Manifesto Against Xenophobic Racism
“In a racist society, it is not enough to be non-racist, we must be anti-racist.” – Angela Davis
The immigrant communities in Brazil and the Black movements in São Paulo publicly express their repudiation against the advance of barbarism and xenoracism, expressed in the murder of the young Congolese refugee Moïse Mugenyi Kabagambe, and in the lack of responses from the Brazilian State.
Justice and immediate reparation to immigrants, refugees and stateless persons in Brazil, migratory regularization now!
According to the family and the defense, in addition to the violence that ended up with Moïse’s life, there was also an omission by the military police, the metropolitan civil guard and the Mobile Emergency Care Service (SAMU). Additionally, there were reports of negligence against the family of Moïse at the Legal Medical Institute (IML), including serious threats from state agents.
Moïse’s death adds to other murders of immigrants motivated by ethnic-racial issues. Remember their names: João Manuel, Kerby Tingue, Fetiere Sterlin, Inolus Pierrelys, Fallow Ndack, Zulmira de Souza Borges, Toni Bernardo da Silva, and Brayan Yanarico Capcha.
Besides these brutal cases that have gained prominence, oppressions experienced in the daily lives of these populations, especially by Black and ethnic migrants, is critical, as violations of rights in public services and in the work environment are recurring. The Brazilian State has been the main agent of human rights violations, with the intensification of illegal arrests, police violence, threats of deportation and expulsion, and extreme precariousness in working and housing conditions.
Brazil – a signatory country of international conventions and governed by the Migration Law (2017) and the Refugee Statute – has played an important role in welcoming these social groups from all over the world. It is necessary to think about effective public policies with a view to guaranteeing the living conditions of these workers and their families who build the country.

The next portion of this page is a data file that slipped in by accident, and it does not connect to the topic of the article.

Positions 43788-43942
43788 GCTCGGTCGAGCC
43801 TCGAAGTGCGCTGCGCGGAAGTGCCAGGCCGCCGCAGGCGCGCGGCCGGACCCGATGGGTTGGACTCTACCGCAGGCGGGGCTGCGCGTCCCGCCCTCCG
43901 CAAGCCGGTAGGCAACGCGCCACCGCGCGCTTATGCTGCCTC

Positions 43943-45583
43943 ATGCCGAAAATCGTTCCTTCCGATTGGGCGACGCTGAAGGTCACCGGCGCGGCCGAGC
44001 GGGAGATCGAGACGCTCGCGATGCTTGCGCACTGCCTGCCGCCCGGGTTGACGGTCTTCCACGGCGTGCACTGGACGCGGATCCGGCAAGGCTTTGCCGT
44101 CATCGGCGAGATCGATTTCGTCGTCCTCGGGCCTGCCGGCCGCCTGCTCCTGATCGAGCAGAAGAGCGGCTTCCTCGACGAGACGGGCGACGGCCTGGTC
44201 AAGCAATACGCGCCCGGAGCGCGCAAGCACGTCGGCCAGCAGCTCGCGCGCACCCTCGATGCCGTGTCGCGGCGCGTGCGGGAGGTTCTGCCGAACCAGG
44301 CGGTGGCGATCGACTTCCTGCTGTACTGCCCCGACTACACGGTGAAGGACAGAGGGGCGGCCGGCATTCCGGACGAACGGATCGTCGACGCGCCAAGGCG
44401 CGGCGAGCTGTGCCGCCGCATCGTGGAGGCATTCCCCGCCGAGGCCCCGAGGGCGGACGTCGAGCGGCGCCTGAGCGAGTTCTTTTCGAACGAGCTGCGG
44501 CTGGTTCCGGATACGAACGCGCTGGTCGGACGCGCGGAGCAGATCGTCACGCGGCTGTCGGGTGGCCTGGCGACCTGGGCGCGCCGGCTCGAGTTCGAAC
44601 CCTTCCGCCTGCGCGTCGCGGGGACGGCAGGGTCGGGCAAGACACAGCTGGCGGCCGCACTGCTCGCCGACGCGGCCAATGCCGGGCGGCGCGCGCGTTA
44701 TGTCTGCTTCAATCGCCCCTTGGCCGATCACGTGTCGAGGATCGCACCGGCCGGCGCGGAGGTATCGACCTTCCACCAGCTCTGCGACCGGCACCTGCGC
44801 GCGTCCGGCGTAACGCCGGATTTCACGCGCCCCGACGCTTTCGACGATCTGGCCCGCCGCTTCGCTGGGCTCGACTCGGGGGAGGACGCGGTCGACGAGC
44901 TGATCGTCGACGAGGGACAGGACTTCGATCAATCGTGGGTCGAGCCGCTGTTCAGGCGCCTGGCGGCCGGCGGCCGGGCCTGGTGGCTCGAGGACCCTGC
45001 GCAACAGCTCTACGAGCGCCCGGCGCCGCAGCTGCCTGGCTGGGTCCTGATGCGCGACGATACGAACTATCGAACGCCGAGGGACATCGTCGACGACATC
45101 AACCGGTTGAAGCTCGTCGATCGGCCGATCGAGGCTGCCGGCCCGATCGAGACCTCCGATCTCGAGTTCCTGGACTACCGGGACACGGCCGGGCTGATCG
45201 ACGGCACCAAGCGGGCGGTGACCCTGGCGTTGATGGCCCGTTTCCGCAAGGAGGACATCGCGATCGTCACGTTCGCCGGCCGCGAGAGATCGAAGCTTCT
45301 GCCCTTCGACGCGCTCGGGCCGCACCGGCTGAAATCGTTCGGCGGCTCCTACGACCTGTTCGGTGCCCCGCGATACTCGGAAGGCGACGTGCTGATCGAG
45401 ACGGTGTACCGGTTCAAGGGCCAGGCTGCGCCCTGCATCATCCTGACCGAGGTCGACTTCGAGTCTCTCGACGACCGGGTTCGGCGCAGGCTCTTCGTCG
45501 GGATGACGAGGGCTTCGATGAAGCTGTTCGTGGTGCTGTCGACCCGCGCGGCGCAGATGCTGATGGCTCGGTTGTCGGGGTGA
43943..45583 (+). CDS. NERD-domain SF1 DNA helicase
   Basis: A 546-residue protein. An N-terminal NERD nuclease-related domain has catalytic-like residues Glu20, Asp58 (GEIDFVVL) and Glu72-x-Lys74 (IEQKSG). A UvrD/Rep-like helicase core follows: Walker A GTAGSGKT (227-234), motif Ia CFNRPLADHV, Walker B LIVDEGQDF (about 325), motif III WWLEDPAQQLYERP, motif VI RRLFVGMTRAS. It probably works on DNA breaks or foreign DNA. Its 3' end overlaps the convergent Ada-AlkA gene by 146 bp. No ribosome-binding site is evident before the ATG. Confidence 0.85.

For this, it is essential to provide answers to the serious social problems in Brazil, especially racism and xenophobia.
The functioning of Brazilian society, which was built on the basis of slavery, segregation and exclusion, contributes to the physical and mental health of non-white migrants, from professional disqualification, legal inferiority to the lowering of their standard of living. These exacerbate access to public and private services, such as activities that should be as simple as access to migratory regularization, bank account or education, health, social assistance, and public transport services. It is necessary to put an end to the genocide of Black people, which is still ongoing in the country.
As is the struggle for historical reparation through affirmative policies of black and indigenous people, it is important that the Brazilian State assumes its role of respecting the principles of the Federal Constitution as well as the Migration Law and the Statute of Refugees. The state must prioritize the fight against all forms of exclusion and oppression, especially inequalities in access to work and migratory regularization, which make it impossible for this population to fully exercise their rights.
We call on social movements and all people to show solidarity and unite with the immigrant and diasporic struggles, in neighborhoods, workplaces and housing occupations, for the union of people against barbarism, mass incarceration, structural racism and xenophobic racism!
Join us in solidarity with these fights:
#JustiçaPorMoise #CampanhaSomosJoãoManuel #NduduzoTemVoz #FalilatouLivre
#RegularizaçãoJá #AbaixoPortaria770 #NenhumSerHumanoÉIlegal #MigrarÉDireito
Learn more about how video can be used to combat xenophobic racism in Brazil:
Click here to sign the Manifesto Against Xenophobic Racism.
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